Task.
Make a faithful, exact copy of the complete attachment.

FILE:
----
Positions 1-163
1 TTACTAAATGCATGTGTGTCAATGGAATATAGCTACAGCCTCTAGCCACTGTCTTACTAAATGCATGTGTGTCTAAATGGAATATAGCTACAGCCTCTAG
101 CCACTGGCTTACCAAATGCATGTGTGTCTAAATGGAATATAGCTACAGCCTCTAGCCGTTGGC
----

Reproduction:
Positions 1-163
1 TTACTAAATGCATGTGTGTCAATGGAATATAGCTACAGCCTCTAGCCACTGTCTTACTAAATGCATGTGTGTCTAAATGGAATATAGCTACAGCCTCTAG
101 CCACTGGCTTACCAAATGCATGTGTGTCTAAATGGAATATAGCTACAGCCTCTAGCCGTTGGC